Zero Footprint
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We absolutely can reduce the ecological footprint of humanity all the way down to zero!
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Economic Value Of Renewables For Environment, Economy & Society

Economic Value Of Renewables For Environment, Economy & Society | Zero Footprint | Scoop.it

Originally published on PV Solar Report, by Aya Kusch
A recent econValue report outlines how, with the right policies and framework in place, renewables could increase jobs and incomes, improve trade balances, and help industrial development.

 

As Senate Minority leader Mitch McConnell (R-KY)), says: Yes, jobs in coal will most likely be lost, but that will be more than offset by the jobs created by clean energy sectors. Improved health also has economic benefits, and consumers will eventually be spending less on energy due to less demand on the grid.

Daniel LaLiberte's insight:

If it is not already enough for renewable energy to improve the environment, don't forget how it also helps improve society and the economy.  

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Feeding the World Sustainably: Agroecology vs. Industrial Agriculture

Feeding the World Sustainably: Agroecology vs. Industrial Agriculture | Zero Footprint | Scoop.it
There are currently 1 billion people in the world today who are hungry. There's also another billion people who over eat unhealthy foods.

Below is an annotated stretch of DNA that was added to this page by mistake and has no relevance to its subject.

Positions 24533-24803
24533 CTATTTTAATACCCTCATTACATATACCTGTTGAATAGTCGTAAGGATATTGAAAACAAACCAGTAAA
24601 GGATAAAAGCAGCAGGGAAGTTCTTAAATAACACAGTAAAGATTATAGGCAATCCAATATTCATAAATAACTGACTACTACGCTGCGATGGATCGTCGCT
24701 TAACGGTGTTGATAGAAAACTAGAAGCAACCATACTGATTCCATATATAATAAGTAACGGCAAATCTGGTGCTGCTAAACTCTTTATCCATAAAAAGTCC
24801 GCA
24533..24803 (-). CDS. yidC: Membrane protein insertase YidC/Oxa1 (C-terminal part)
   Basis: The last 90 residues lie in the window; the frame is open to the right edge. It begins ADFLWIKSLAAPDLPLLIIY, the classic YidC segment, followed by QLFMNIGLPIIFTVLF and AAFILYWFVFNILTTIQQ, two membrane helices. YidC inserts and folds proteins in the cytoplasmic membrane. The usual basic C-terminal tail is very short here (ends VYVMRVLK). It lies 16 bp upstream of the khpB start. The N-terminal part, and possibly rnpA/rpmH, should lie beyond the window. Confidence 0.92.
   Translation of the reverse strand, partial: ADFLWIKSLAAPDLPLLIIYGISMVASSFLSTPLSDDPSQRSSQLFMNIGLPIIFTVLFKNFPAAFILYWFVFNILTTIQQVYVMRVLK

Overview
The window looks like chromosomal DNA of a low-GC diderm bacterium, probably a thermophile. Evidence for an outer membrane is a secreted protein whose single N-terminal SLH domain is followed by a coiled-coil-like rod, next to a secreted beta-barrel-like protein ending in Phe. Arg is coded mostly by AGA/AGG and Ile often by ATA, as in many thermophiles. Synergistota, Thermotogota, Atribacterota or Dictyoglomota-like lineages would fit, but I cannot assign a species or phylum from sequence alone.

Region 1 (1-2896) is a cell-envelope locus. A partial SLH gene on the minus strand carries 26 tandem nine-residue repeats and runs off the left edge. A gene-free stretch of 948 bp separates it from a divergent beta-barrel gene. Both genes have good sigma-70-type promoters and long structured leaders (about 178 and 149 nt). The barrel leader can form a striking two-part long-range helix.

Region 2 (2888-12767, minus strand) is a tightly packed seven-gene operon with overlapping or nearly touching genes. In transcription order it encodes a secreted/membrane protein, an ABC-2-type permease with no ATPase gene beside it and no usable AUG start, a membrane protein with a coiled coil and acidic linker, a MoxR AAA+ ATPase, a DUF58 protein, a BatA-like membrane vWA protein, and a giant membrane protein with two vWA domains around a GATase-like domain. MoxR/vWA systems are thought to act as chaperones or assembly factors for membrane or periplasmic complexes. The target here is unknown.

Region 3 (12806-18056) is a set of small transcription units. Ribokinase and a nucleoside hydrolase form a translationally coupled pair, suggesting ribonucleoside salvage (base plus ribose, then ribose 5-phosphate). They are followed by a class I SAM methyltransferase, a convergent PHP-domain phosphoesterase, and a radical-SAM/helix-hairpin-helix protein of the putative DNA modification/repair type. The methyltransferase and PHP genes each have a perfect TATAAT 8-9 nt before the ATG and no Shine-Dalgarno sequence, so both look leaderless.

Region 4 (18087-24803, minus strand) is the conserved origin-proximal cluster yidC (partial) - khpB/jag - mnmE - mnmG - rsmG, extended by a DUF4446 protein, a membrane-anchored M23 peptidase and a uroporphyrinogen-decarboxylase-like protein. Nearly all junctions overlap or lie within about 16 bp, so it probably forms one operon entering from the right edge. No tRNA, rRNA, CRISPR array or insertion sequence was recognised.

Food production around the world today is mostly done through industrial agriculture, and by judging current issues with obesity, worldwide food shortages, and the destruction of soil, it may not be the best process. We need to be able to feed our world without destroying it, and finding a more sustainable approach to accomplishing that is becoming more important.

 

The current system contributes to 1/3 of global emissions, is a polluter of our world’s water resources, and is a contributor to health problems. Industrial agriculture relies on mass produced, mechanized labor-saving policies that have pushed people out of rural areas and into cities, consolidating land and resources into fewer hands.

 

Agroecology looks to reduces agriculture’s impact on climate by working within natural systems. This is especially beneficial in rural areas, because the local community a major part of the growing process. The approach can conserve and protect soil and water — through terracing, contour farming, intercropping, and agroforestry — especially beneficial in areas where farmers lack modern irrigation infrastructure, or have farms situated on hillsides and other difficult farming sites.


Via Lauren Moss
Daniel LaLiberte's insight:

Clearly industrial agriculture is not sustainable, and must be replaced entirely with systems that reverse the current damage and restore the balance that used to exist before we messed things up.  We can use plants and animals not only to feed ourselves, but to *improve* the environment for all life on the planet.

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